Teradata Analytics Universe 2018 and Pervasive Data Intelligence

I spent last week in Las Vegas at the Teradata Analytics Universe conference, Teradata’s annual user conference. And there was a lot to do and learn there.



Attendees heading to the Expo Hall at the Teradata Analytics Universe conference in Las Vegas, NV — October 2018


The major message from Teradata is that the company is a “new Teradata.” And the message is “Stop buying analytics,” which may sound like a strange message at a conference with analytics in its name!

But it makes sense if you listen to the entire strategy. Teradata is responding to the reality of the analytics marketplace. And that reality centers around three findings from a survey the company conducted of senior leaders from around the world:

  1. Analytics technology is too complex. 74 percent of senior leaders said their organization’s analytics technology is complex; 42 percent said that analytics is not easy for their employees to use and understand.
  2. Users don’t have access to all the data they need. 79 percent of said they need access to more company data to do their job effectively.
  3. Data scientists are a bottleneck. Only 25 percent said that, within their enterprise, business decision makers have the skills to access and use intelligence from analytics without the need for data scientists.




To respond to these challenges, Teradata says you should buy “answers” not “analytics.” And they are correct. Organizations are not looking for more complex, time-consuming, difficult-to-use tools, but answers to their most pressing questions.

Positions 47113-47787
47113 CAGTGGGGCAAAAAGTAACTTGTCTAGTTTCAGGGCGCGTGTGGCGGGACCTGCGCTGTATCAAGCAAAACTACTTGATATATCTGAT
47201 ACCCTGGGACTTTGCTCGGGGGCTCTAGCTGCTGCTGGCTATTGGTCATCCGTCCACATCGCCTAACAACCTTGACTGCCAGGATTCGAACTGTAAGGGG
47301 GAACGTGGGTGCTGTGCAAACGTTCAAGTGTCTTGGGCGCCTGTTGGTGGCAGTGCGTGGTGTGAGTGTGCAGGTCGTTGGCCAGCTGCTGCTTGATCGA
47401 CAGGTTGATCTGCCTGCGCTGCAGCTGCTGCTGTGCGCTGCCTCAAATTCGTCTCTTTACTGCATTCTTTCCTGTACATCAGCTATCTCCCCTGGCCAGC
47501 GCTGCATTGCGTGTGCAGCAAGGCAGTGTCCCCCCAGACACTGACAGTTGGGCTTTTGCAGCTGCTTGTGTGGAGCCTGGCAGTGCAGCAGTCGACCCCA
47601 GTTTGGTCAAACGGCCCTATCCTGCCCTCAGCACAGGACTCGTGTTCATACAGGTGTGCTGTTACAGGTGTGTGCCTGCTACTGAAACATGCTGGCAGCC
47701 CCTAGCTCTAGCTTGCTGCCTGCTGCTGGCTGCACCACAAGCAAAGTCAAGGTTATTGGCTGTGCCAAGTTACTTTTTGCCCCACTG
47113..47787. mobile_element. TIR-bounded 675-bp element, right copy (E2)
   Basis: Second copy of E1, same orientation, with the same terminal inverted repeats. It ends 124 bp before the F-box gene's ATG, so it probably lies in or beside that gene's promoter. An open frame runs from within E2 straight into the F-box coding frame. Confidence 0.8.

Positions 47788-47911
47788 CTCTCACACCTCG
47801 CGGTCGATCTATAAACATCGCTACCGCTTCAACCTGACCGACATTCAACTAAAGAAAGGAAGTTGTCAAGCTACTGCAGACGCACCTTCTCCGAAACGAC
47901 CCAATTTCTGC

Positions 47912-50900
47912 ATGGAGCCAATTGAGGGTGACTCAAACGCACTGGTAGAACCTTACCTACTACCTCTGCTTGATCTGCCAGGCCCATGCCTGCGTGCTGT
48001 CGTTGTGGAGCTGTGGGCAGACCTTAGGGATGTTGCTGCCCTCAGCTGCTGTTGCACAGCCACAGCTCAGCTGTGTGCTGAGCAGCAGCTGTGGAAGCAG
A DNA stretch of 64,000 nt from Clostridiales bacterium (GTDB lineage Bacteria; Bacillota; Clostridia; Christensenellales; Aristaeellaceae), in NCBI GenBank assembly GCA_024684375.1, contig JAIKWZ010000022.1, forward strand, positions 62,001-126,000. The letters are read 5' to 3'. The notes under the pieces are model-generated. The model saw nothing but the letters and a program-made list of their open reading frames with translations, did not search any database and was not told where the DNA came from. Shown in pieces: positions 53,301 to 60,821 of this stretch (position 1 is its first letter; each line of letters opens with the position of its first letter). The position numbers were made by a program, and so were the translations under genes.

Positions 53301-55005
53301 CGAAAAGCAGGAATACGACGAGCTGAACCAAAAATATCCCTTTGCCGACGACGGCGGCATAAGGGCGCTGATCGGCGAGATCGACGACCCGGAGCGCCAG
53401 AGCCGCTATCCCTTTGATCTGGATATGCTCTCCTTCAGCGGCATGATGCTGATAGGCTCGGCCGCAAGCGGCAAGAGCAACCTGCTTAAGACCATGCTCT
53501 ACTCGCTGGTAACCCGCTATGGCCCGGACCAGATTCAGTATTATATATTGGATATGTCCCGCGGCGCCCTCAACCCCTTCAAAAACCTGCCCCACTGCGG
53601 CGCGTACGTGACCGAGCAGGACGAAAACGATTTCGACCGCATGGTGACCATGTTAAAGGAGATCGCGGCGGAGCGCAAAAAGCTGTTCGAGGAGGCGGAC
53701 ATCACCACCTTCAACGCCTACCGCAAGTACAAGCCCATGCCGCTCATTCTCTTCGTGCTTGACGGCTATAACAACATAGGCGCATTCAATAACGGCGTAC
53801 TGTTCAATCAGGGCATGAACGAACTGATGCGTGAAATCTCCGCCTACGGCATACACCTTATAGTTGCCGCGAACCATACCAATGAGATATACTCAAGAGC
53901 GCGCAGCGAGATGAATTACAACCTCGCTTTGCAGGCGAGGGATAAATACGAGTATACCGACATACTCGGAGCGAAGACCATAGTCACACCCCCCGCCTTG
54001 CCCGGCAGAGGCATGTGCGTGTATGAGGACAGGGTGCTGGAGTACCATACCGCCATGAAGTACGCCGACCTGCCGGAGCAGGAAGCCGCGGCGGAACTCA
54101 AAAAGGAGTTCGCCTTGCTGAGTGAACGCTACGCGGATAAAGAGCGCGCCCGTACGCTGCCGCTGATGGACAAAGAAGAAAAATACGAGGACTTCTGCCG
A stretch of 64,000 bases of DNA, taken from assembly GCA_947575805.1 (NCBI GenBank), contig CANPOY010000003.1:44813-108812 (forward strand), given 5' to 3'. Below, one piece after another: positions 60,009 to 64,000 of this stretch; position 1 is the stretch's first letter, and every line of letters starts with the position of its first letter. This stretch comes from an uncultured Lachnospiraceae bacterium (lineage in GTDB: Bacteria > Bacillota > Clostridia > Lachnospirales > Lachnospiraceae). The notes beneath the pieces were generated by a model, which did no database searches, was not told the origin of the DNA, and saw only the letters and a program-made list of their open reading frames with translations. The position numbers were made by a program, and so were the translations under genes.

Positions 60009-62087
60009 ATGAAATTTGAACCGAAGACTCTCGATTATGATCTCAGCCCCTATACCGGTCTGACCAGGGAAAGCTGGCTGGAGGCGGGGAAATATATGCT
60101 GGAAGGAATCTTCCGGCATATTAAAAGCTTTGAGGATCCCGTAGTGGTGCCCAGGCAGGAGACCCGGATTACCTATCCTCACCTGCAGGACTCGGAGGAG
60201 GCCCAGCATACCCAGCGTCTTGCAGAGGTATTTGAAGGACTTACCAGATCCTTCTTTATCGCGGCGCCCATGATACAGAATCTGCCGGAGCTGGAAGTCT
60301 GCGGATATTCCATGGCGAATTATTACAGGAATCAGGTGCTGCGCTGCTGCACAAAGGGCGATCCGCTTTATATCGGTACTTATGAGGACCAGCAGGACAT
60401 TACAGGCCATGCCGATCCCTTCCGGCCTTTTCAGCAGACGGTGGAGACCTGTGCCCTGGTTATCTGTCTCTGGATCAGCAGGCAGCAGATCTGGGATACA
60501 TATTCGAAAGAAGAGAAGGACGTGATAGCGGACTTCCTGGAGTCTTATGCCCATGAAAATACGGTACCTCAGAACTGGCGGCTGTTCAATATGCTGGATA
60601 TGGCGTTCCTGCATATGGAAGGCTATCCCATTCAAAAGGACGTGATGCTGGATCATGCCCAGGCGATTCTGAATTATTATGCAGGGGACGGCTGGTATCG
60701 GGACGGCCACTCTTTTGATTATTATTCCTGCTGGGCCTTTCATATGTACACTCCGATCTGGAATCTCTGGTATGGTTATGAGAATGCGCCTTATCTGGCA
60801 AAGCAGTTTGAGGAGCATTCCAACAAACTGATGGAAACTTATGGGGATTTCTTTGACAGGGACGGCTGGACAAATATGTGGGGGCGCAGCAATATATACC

Teradata’s calls their new approach “pervasive data intelligence,” which delivers access to all data, all the time, to find answers to the toughest challenges. This can be done on-premises, in the cloud, and anywhere in between.

A big part of this new approach is founded on Teradata Vantage, which provides businesses the speed, scale and flexibility they need to analyze anything, deploy anywhere and deliver analytics that matter. At the center of Vantage is Teradata’s respected analytics database management system, but it also brings together analytic functions and engines within a single environment. And it integrates with all the popular open source workbenches, platforms, and languages, including SQL, R, Python, Jupyter, RStudio, SAS, and more.

“Uncovering valuable intelligence at scale has always been what we do, but now we’re taking our unique offering to new heights, unifying our positioning while making our software and consulting expertise available as-a-service, in the cloud, or on-premises,” said Victor Lund, Teradata CEO.

Moving from analytical silos to an analytics platform that can deliver pervasive data intelligence sounds to me like a reasonable way to tackle the complexity, confusion, and bottlenecks common today.

Check out what Teradata has to offer at teradata.com

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Data Modeling with Navicat Data Modeler

Data modeling is the process of analyzing the things of interest to your organization and how these things are related to each other. The data modeling process results in the discovery and documentation of the data resources of your business. Data modeling asks the question “What?” instead of the more common data-processing question “How?”

As data professionals, it is important that we understand what the data is and what it means before we attempt to build databases and applications using the data. Even with today’s modern infrastructure that includes databases with flexible schemas that are applied when read (instead of the more traditional method of applying the schema on write), you still need a schema and an understanding of the data in order to do anything useful with it. And that means a model of the data.